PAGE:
And, in a way, through this reflective post, I have. However slow the realization may have arrived.

I don’t know if it has something to do with this day and age, my generation, or if it’s just me, but I feel my problem of ‘being stuck’ all goes deeper; that it’s something very personal I’m struggling with regarding finding a goal, a job, a career. I’m so painfully introspective and, as I said, I’m rather slow to figure out my life and what I want with it – at a fairly late age, maybe – and belatedly acknowledged that I do not have these big concrete ambitions or visions … Although, you could argue that those ideas I mentioned above are somewhat concrete. After all, I’m far from indifferent or despondent; I would like to contribute and do something good for society, but I think it should be on my own terms and at my own pace. I have probably been a bit caught up in this mindset of trying to find a goal that could also meet the expectations around me and maybe even feeling a little trapped in the unemployment benefit system and not daring to think or throw myself into something alternative. I think I must stop trying to fit in (how often haven’t I told myself so?). It has only seemed like an obstacle so far. I just think I have to think in brand new lanes and instead ask myself what will make me happy, first and foremost, rather than trying make others happy about my decisions in life, simultaneously.

At least, for now.

Over and out.

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Shadow sides

We have all got them. The dark, hidden spots within ourselves that rear up their ugly heads every now and then; at the best of times, at the worst of times. They are what makes you doubt and despise yourself, makes you shameful, even bitter and depressive, and do and say things you are not proud of. Momentarily or for longer periods. They are, I guess, a part of life.

However, sometimes, they are so prominent, so poignant, so persistent that you start wondering if your eyes ever twinkle with joy or delight whenever you do laugh. It is strange to never see yourself this intimately. You may know the feeling of joy and recognize it in others, but to see it in yourself from an outside point of view…? Perhaps only those who have been captured in the moment by an artist or a photographer have. But even then: Is what they see who they feel? How they truly feel?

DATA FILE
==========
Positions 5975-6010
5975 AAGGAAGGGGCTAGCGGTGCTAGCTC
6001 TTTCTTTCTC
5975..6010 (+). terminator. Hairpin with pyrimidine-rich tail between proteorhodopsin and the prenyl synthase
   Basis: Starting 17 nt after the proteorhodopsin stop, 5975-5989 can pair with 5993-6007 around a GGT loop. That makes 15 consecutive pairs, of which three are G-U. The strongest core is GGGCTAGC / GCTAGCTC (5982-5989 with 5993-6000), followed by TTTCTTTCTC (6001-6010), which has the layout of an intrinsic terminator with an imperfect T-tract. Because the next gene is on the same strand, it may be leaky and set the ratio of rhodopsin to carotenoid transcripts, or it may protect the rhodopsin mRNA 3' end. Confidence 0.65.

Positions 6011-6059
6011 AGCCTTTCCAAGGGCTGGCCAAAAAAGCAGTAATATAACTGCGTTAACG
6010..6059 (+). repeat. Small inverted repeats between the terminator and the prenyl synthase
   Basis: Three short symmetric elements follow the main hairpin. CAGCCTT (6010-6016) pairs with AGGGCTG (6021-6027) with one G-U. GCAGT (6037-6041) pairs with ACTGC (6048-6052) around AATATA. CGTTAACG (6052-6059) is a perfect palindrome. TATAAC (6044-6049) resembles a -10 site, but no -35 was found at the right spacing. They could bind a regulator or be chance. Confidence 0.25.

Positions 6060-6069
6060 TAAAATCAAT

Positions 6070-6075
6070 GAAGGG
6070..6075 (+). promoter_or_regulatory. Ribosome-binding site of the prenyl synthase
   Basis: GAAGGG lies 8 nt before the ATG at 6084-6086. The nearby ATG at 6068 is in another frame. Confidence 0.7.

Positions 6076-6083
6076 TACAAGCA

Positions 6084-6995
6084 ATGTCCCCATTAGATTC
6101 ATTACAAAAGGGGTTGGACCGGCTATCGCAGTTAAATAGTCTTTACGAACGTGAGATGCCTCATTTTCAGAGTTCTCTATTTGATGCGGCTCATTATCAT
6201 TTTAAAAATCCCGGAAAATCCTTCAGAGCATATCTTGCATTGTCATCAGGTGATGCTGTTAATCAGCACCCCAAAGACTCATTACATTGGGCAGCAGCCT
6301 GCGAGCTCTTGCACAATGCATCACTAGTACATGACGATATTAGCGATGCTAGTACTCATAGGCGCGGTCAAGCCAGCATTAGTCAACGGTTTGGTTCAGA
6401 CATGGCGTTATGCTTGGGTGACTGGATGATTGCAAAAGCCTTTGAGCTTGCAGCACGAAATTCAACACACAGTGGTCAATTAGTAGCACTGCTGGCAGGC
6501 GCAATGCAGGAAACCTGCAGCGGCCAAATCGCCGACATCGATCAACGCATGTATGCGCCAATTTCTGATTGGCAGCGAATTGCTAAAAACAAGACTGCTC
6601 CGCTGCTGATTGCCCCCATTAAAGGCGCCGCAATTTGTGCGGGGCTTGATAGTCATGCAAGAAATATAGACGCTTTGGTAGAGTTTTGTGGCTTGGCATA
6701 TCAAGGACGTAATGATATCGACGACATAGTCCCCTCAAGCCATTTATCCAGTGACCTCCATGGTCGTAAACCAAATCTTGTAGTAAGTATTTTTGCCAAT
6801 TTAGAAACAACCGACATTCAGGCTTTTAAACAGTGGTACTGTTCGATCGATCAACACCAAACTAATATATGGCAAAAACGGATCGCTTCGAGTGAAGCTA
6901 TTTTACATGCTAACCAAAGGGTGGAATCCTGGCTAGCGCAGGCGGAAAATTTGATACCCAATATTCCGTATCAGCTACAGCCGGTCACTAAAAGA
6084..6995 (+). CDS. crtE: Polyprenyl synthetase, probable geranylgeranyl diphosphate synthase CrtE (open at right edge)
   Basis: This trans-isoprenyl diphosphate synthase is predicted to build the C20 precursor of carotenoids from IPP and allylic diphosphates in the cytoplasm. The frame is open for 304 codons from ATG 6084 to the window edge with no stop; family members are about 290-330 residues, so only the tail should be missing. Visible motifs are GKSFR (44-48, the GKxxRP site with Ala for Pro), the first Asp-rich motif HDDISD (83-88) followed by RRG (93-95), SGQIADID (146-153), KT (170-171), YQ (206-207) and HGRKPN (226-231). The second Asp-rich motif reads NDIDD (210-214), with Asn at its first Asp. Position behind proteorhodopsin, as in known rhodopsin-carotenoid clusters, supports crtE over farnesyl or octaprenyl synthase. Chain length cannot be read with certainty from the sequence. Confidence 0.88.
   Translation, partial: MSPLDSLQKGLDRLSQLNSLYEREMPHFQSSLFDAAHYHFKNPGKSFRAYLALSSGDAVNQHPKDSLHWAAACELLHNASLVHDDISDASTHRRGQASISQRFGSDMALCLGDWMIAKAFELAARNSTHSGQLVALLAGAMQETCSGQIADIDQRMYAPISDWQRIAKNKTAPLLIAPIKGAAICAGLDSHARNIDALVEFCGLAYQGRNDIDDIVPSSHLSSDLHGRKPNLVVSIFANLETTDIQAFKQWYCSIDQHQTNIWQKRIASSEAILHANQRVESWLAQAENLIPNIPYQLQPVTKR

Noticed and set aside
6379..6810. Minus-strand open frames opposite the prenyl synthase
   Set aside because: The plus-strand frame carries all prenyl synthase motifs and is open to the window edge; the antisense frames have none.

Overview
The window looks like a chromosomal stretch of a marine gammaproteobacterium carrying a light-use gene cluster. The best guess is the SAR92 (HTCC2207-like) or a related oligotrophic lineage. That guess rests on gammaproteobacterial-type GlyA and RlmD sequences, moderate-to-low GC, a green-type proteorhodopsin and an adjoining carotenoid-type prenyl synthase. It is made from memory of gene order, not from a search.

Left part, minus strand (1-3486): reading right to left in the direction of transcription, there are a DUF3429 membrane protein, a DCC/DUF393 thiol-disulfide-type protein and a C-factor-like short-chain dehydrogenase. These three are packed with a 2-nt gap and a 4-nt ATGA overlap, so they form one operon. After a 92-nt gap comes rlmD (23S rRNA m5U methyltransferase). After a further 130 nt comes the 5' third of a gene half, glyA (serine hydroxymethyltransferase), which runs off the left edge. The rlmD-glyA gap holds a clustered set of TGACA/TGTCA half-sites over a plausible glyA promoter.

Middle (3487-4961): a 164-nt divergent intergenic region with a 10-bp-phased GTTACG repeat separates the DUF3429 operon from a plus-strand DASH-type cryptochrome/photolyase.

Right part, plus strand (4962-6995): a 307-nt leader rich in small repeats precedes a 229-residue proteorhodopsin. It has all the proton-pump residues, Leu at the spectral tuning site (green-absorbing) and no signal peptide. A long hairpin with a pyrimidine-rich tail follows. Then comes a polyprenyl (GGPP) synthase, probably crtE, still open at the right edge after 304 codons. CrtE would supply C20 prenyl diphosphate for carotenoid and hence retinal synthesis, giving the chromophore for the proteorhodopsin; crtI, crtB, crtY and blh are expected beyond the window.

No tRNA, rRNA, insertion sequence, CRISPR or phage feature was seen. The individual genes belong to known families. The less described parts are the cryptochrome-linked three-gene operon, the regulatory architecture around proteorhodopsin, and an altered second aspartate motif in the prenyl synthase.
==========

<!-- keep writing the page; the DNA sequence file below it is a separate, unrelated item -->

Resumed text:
In my case or in the general one as well, these shadow sides, as I like to call them, hide an underlying insecurity of appearing pathetic, desperate, selfish, arrogant, conceited, etc.; essentially, of not being liked. And yet, people’s thoughts of you are rarely as bad as those you have of yourself.

For one, I live with a crippling feeling of loneliness and the shame following it; when my logic brain interrupts by saying it’s pathetic since I’m so privileged and that others suffer more. It only feeds and amplifies my shame. On the other hand, we are all lonely, my logic brain counteracts (oh so annoyingly); what I feel is nothing special compared to the greater whole. ‘Thus why not just get over it and move on?’

I’ve realized what is understood of the phrase ‘idle hands are the devil’s workshop’. Not from a religious point of view, but now that I’m without a job again I feel the lack of occupation in its most literal sense even more. Depression sneaks its ugly head into my rear-view mirror again. Every hint of motivation is lost just as quickly as it appears. Interests turn to obsessions which expand to the point of unhealthy before they deflate like the air from a balloon and replaced by new ones. In order to fill the void with… something, because I’m somehow unable or too much of a coward to fill it with the right ‘things’. I violently yearn for these ‘things’; events and people to install themselves in my life and vice versa. So much it hurts, and at the same time I am disgusted with this urge and I rebel against it and tell myself I am not needed, because I don’t know how else to handle it. I’m too pathetic, too inept to do anything about it. And I begin to question if I ever really worked for the good things that have occurred in my life or if I’m just lucky or too spoilt, too presumptuous to think that if I’ll only wait, good things will come – without making the true and honest effort to make them happen or head towards them.